What the Heck Is Homeland Security Doing With $180 Million in Drones Mostly Sitting Around?

The way the Border Patrol created its drone-surveillance program practically guaranteed ad-hoc mission creep.

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A few years ago, the Border Patrol started buying unarmed Predator drones. By the end of 2011, they had 10 of these $18 million machines, and very little idea of what exactly they wanted to do with them.

That's my takeaway from a new report released by the Office of Inspector General of the Department of Homeland Security. The drones only flew 37 percent as often as they were supposed to, logging 3,909 hours in the air in a 12-month period that should have seen them in the air for more than 10,000 hours.

One big problem, according to the report, is that there weren't enough ground stations and support. This is like signing an expensive free-agent running back but forgetting you need offensive linemen. Drones are sexy! The ground control stations that run the drones, not so much.

In essence, Border Patrol has a management problem, the inspector says:


[Customs and Border Patrol] had not adequately planned resources needed to support its current unmanned aircraft inventory... This approach places CBP at risk of having invested substantial resources in a program that underutilizes resources and limits its ability to achieve Office of Air and Marine mission goals. CBP needs to improve planning of its unmanned aircraft system program to address its level of operation, program funding, and resource requirements, along with stakeholder needs.

This is a problem for their management, but I see a bigger problem embedded in how CBP went about its drone purchasing. In buying more drones than they knew how to fly or had a need for, they nearly guaranteed that there would be mission creep. I mean, take a look at the various kinds of missions they've flown:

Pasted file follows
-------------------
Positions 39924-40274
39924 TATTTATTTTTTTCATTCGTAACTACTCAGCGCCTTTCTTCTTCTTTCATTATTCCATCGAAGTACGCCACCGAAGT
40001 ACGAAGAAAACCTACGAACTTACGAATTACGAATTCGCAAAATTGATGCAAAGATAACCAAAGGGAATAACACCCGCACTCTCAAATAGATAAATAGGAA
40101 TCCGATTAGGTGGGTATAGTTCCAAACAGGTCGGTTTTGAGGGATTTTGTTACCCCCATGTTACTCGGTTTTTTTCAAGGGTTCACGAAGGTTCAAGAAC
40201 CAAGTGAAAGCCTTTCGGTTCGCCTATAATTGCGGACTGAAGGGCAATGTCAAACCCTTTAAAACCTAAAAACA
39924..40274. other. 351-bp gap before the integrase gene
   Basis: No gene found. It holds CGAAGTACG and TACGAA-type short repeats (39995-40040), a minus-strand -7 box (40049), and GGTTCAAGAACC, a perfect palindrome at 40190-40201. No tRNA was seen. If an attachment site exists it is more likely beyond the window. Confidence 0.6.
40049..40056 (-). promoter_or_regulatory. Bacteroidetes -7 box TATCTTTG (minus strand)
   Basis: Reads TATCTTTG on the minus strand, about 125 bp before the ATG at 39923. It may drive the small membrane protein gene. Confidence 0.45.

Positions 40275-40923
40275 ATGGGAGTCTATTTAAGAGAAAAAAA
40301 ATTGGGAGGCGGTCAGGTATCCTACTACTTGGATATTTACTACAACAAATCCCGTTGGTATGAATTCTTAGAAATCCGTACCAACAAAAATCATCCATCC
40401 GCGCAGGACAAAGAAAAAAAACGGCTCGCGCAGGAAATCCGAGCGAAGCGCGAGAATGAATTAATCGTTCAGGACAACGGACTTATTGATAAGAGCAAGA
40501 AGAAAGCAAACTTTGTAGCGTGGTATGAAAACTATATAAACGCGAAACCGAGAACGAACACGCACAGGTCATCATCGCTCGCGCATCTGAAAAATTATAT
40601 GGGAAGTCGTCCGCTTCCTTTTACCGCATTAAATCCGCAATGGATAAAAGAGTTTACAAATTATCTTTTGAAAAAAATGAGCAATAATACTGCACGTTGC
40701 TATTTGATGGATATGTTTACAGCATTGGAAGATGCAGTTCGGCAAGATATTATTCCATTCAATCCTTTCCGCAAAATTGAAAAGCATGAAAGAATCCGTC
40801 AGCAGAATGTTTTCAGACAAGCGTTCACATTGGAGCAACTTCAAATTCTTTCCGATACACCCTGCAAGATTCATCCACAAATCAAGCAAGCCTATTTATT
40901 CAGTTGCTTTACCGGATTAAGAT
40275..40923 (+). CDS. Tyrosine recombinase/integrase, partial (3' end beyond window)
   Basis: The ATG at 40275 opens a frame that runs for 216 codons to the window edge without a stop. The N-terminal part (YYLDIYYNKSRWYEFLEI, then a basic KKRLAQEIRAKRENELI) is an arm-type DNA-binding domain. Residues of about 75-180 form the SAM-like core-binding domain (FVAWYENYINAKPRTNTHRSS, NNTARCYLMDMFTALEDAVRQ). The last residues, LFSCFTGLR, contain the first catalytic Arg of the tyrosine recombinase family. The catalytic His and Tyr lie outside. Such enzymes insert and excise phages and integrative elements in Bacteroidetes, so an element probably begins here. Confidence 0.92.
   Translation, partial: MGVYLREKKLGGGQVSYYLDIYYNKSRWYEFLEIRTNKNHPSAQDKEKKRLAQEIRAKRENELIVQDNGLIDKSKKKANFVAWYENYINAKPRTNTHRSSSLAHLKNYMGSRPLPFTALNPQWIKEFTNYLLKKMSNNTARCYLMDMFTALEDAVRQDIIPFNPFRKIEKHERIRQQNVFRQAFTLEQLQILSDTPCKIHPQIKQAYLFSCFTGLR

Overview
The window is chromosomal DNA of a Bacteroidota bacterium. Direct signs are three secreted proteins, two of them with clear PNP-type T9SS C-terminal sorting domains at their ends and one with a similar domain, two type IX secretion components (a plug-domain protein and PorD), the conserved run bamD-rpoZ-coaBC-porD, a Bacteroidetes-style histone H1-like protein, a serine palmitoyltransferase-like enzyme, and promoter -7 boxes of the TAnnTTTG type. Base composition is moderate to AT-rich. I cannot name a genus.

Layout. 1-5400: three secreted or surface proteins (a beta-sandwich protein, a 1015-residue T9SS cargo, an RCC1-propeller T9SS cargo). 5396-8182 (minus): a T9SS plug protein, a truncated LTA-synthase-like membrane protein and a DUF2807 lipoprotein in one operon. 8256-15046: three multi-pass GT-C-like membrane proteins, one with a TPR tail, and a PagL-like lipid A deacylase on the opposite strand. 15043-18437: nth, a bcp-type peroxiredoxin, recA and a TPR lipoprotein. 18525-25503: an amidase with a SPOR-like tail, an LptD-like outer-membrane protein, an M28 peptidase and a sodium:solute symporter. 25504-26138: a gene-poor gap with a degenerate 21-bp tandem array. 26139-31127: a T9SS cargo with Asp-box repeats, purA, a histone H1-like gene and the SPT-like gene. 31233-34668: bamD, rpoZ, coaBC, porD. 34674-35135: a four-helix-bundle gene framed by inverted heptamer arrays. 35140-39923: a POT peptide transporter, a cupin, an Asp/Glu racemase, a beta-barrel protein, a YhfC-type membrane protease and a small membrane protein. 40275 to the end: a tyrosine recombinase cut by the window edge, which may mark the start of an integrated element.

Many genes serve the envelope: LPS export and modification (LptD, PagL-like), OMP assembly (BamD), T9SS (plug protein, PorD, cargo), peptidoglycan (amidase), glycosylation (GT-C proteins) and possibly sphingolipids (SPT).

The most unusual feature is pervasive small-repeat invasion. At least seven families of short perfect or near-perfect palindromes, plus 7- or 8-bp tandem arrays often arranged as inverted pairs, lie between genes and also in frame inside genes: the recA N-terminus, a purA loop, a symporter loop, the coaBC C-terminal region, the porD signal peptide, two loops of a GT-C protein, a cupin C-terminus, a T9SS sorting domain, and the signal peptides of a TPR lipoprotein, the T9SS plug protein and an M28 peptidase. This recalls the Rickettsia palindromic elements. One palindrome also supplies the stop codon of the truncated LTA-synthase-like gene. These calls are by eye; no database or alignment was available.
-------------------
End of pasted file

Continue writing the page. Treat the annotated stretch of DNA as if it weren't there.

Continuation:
• Provided NOAA with videos of dams, bridges, levees, and riverbeds where flooding occurred or was threatened;
    • Provided FEMA with video/radar images of flooding;
    • Provided surveillance over a suspected smuggler's tunnel, which yielded information that, according to an ICE representative, would have required many cars and agents to obtain;
    • Provided radar mapping, or overlying radar images taken a few days apart, to show changes in location of flooding, allowing the National Guard to deploy high-water vehicles and sandbags to where they were most needed;
    • Participated in joint efforts with the U.S. Army to leverage capabilities of unmanned aircraft and test new technology; and

Not that these are bad things, but not all of them have a ton to do with customs or border patrol. In fact, no process exists for how to organize requests from outside agencies, as the inspector noted:

CBP's planning has not adequately addressed coordination and support of stakeholders. Although CBP identified stakeholders and has flown missions on their behalf, it has not implemented a formal process for stakeholders to submit mission requests and has not implemented a formal procedure to determine how mission requests are prioritized. It also does not have agreements with exterior stakeholders for reimbursement of mission costs.

So, to sum it up, Border Patrol bought too many expensive surveillance drones for use within our country and then lent their services out to other agencies without any formal process for the submission of those requests. This seems to virtually guarantee that the drones will be used in ways that were not anticipated by the Congress that gave CBP the money to purchase these machines.


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